You Can’t Read That! is a periodic column featuring banned book reviews and news roundups.
YCRT! News Roundup
This news roundup leads off with prison book banning:
- The draconian New York state prison book ban I described in the previous YCRT! turns out to have been a limited test program, shut down the minute controversy erupted. The media, eager to peddle a story, buried that important nugget of information, witness the feeble update tacked onto the end of this blistering New York Times editorial condemning the ban.
- Banned in Pennsylvania prisons:
Book: The Nude Female Figure (A Visual Reference for the Artist)
Author: Mark Edward Smith
Reason: “This book was originally permitted; (1/5/16) however, it was re-reviewed and shall be DENIED. Inmates are not using this material for artistic purposes.”
- ACLU fights New Jersey prisons’ ban of “The New Jim Crow: Mass Incarceration in the Age of Colorblindness,” gets it reversed. The same book was banned in North Carolina prisons; once again, the ACLU succeeded in unbanning it.
- You can kind of understand why prison officials would want to prevent certain books from falling into the hands of inmates. Now try to understand the minds of your neighbors, who don’t want you reading them either.
We now return to the non-carceral world:
- Mentioned in a previous YCRT! column, the YA novel “The Hate U Give” is once again available to students in Katy, Texas, but only with parental permission, and the novel is still under committee review with permanent banning a possibility.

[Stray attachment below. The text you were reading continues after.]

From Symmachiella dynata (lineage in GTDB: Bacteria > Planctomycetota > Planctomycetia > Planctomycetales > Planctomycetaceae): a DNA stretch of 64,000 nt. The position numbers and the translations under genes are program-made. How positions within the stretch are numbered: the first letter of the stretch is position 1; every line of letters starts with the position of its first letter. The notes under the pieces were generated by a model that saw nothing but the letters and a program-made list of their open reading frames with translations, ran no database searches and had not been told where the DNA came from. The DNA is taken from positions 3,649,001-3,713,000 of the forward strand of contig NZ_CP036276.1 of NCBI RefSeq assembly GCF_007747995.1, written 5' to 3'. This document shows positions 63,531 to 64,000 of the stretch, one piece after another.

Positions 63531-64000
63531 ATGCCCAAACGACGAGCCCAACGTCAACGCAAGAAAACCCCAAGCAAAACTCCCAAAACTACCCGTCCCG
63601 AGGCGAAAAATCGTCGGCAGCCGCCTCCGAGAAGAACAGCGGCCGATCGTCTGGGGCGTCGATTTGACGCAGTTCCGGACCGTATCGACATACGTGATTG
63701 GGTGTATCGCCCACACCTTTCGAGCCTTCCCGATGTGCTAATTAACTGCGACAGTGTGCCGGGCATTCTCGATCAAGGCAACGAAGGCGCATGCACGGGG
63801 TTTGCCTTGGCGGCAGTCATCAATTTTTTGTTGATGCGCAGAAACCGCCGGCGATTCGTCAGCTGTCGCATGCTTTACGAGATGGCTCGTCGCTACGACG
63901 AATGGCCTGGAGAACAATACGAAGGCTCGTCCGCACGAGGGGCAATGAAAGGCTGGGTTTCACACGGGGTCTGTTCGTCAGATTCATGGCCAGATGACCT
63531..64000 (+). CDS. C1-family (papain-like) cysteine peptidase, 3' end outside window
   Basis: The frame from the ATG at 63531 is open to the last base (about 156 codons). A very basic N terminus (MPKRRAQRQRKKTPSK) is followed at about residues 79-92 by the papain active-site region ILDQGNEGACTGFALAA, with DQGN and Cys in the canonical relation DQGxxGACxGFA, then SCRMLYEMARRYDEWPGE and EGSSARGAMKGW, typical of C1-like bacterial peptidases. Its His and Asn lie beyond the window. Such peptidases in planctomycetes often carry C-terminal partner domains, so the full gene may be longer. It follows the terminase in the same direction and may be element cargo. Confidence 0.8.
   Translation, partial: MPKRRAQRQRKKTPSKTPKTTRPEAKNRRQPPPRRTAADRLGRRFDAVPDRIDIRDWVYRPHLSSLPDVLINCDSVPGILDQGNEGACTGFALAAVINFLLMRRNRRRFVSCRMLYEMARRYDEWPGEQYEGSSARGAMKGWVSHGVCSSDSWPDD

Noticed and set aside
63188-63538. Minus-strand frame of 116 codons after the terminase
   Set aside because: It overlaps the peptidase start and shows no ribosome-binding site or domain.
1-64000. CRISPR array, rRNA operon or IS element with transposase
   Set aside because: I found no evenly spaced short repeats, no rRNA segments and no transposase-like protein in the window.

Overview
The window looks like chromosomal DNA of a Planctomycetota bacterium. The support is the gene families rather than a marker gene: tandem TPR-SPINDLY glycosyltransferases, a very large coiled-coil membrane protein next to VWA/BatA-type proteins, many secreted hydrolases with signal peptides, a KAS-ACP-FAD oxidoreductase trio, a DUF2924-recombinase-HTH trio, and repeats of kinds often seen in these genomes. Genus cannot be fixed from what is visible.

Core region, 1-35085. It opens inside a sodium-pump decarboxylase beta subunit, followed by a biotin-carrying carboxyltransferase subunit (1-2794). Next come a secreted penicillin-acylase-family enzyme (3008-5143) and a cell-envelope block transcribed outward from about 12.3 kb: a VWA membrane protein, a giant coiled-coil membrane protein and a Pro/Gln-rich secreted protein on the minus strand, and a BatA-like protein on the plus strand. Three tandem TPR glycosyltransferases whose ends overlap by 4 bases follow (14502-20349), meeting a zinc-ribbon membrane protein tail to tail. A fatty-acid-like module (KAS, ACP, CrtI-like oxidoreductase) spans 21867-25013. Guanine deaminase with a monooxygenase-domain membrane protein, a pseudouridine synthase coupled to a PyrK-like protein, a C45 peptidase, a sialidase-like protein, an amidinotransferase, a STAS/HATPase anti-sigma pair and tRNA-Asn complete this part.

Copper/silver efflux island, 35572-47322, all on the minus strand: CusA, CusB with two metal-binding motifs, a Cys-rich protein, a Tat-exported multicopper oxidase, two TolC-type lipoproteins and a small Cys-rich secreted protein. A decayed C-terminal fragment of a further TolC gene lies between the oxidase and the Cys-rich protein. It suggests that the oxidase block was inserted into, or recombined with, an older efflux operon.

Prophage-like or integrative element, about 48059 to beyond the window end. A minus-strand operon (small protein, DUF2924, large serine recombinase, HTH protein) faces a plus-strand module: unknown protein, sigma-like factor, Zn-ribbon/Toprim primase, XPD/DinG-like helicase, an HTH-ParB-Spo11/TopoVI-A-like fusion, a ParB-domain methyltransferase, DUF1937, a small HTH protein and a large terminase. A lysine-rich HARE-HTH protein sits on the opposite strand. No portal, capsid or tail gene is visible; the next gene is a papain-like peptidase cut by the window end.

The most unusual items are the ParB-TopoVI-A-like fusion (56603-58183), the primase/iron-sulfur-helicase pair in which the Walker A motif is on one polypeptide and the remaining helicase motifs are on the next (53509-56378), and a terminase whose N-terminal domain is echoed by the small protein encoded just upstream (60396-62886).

- The same book, “The Hate U Give,” was challenged by one parent of a Reed Academy student in Springfield, Missouri, where it was immediately banned, pending review.
- Censorship in public libraries: sometimes it’s the librarians, as in a 2012 incident where artwork depicting the horrors of black life in the Jim Crow South was donated to a Newark NJ public library and, once library employees took a good look at it, covered with a cloth (you can see the offending art at the link).
- Citizens in Maryland are demanding oversight of public libraries. All right, let’s hear what they have to say:
- “Last year, the public library invited a DC activist to teach a sex class for children only at our library. This community agitator was not vetted by any educational system. When concerned citizens protested, a group of secular humanists sponsored the class and insisted on ‘teaching’ it to children at the public library: an indoctrination of lewd sexual practices that could not be printed on TheBayNet.com. The library sex class targeted children as young as 12 years old and, with the help of police, barred parents from entering the class.”
Yeah, sure, I bet that’s what happened.
- “When Donald Chauncey took over for the late Mike Anguilano as Miami-Dade Public Library System’s Film Librarian in 1982 he never dreamed that he’d one day be labeled ‘Dade County’s official pornographer‘ by a local Miami pastor.”
- Republicans in the Texas legislature, apparently unconcerned with white supremacist recruiting on college campuses, turn their attention to the supposed censorship of conservative professors and students in the name of political correctness.